I'm reposting this here because I'm interested to hear Vincent's reading.

Personally, I take the word "Obligation" to mean an onus to deliver something to another person. You're right that a couple of the obligation gigs seem more personal than interpersonal, but I read those socially, because the word used is "Obligation", not "Elective" or something else.  In other words, I would take "Pursuing Luxury" to be an obligation to live up to some luxurious standard set by your family, clan, mentor, boss or whatever, for social purposes. I would take "Maintaining Honor" to be an obligation to your unit, commander, flag, rank, mentor, sensei or whatever, for purposes of maintaining social status & face.

The question isn't whether these can be ignored; all gigs can be ignored if you choose not to work them. The question is "what makes them obligatory?" I believe the answer in the case of the "social" ones would be something like "because to do otherwise would be to bring shame, dishonor, downfall, ostracism, judgment, etc to (someone)."

I'm not 100% sure of the above. I'm not even sure if it's an important distinction to make (personal vs interpersonal), as long as it is felt as an OBLIGATION.  I suppose a neurosis would count, as long as it truly compels character behavior.

But in Lafferty's case, it feels like it doesn't.
« Last Edit: May 29, 2014, 02:12:10 AM by As If »

Re: Gigs, and changing them through play instead of advancement
« Reply #3 on: May 29, 2014, 03:25:30 AM »
I think the question to ask re: 'is this a legit obligation gig?' is just 'does the character feel obliged to do this?' Like, if all other incentives were absent, would they still feel pressured somehow to still seek these answers. And if so, why? What is the source of the obligation -- what is driving Lafferty to look for this place (which clearly is just a myth and does not really exist, come on Lafferty) despite the fact that there are clearly lots of other useful things they could be doing with their time?
This feels like a good reading.

Re: Gigs, and changing them through play instead of advancement
« Reply #4 on: May 29, 2014, 03:26:45 AM »
I'm reposting this here because I'm interested to hear Vincent's reading.
Thanks, I was just going to ask you over at Story Games if it's OK to copy past parts of your interpretation to get more comments here!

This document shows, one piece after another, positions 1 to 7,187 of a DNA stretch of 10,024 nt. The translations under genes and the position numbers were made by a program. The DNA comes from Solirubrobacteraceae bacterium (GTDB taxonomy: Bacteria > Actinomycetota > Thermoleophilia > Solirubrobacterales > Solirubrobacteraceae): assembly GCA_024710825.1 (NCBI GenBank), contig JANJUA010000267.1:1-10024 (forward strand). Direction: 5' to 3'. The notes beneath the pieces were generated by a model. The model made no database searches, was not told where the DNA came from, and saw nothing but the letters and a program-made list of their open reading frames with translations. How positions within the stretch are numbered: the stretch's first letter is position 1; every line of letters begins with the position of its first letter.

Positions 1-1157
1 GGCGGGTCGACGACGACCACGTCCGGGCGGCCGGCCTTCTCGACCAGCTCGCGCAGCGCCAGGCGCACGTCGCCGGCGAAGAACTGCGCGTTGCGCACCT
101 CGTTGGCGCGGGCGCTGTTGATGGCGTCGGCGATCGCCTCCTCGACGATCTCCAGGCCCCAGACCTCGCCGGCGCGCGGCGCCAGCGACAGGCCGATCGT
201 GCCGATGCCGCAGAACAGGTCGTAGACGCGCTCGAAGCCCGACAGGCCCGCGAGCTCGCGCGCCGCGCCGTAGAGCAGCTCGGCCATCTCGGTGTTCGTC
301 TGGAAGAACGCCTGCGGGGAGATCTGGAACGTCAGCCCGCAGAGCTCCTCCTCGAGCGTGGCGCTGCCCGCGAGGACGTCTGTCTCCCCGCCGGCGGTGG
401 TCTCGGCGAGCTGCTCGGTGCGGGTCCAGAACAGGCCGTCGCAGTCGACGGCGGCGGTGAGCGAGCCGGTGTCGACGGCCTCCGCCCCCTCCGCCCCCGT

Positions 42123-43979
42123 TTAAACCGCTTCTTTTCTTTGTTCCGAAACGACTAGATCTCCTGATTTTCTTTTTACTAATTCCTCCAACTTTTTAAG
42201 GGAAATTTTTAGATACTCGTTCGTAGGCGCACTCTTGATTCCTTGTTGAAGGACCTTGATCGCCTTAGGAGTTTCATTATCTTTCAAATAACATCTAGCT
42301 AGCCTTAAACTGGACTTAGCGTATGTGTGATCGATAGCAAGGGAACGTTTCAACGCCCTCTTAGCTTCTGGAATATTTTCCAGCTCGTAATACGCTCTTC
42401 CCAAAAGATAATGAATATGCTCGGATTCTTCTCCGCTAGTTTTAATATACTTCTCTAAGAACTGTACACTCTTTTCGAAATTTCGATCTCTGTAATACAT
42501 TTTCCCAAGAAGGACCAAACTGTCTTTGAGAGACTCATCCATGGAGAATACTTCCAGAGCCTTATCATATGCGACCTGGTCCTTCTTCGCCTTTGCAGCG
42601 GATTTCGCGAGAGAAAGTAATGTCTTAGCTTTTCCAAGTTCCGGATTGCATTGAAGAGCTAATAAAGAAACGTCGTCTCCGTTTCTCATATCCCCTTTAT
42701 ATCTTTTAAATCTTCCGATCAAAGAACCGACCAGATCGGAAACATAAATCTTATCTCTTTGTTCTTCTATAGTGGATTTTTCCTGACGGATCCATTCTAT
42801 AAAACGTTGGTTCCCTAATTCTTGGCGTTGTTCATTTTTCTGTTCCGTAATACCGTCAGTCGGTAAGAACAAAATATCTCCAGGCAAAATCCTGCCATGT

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lumpley

  • 1293
Re: Gigs, and changing them through play instead of advancement
« Reply #5 on: May 29, 2014, 09:10:48 AM »
Lots to answer here! I'll hit some points, and if I miss a question anybody needs an answer to, please ask it again.

First off, you should always feel free as MC to ask the player to swap their obligation gig for a different, more fictionally current one. This isn't by the strictest interpretation of the rules, so if the player refuses you should shrug and move on, but it's by the next-to-strictest. So Shimrod, if it comes to it you can always just say "hey, this seeking answers thing, cross it off and write in 'keeping Newton and Fauna happy' instead, okay? You can get back to seeking answers whenever." That's your fallback.

Next up, the gig is seeking answers, generally and unspecified. Trying to find the legendary bunker is a perfect example of what seeking answers means for the operator here and now, but as MC, you don't limit your thinking to finding the bunker, you start slipping in clues right away that the bunker is just one piece of a much larger puzzle. That way, you can let the operator find the bunker just as soon as he legitimately would, you don't have to put him artificially off.

So he finds the bunker, and you've laid the groundwork for it to not be the final answer, but to raise tantalizing new questions. Now it's the player's choice whether to spend experience to resolve the obligation gig, declaring that the answer he was seeking really was just the location of the bunker, or else to leave the gig in effect and pursue the mystery beyond the bunker.

Okay! About the "obligation" part of the obligation gig: the only obligation that's required is the consequence of leaving the gig unworked. There doesn't need to be an obligation to another person, and there doesn't need to be any driving internal pressure. If the player feels comfy leaving the gig unworked and dealing with the consequences, that's fine, that's the choice he gets to make.

The consequence of leaving the gig unworked is on you, the MC, to create. For the seeking answers gig, the consequence of leaving it unworked is that the mystery deepens, with new clues that don't fit together. (This is good, it feeds directly into the above.) It's your job to make this happen and you should take this job seriously. The good news is that it's not your job to capture the player's interest and make him pursue the mystery after all, it's your job to make the mystery interesting to you, yourself. If you're having fun ramping up the mystery, and the player just keeps leaving it unworked, no sweat! You're having fun doing what you're doing and that's what's called for.

Concretely: you should write up the bunker as a threat, give it its impulse, and when the operator leaves the gig unworked, make one of its threat moves. It seems to me that Hare should be square in its crosshairs.

Then as the bunker develops in play, as its moves form a pattern and as you lay the groundwork for the deeper mystery, have an eye toward writing up the deeper mystery as a front, with the bunker as just the most prominent, first encountered threat.

Anyhow, go look at pages 139-140 right now, I think you'll find something you like.

-Vincent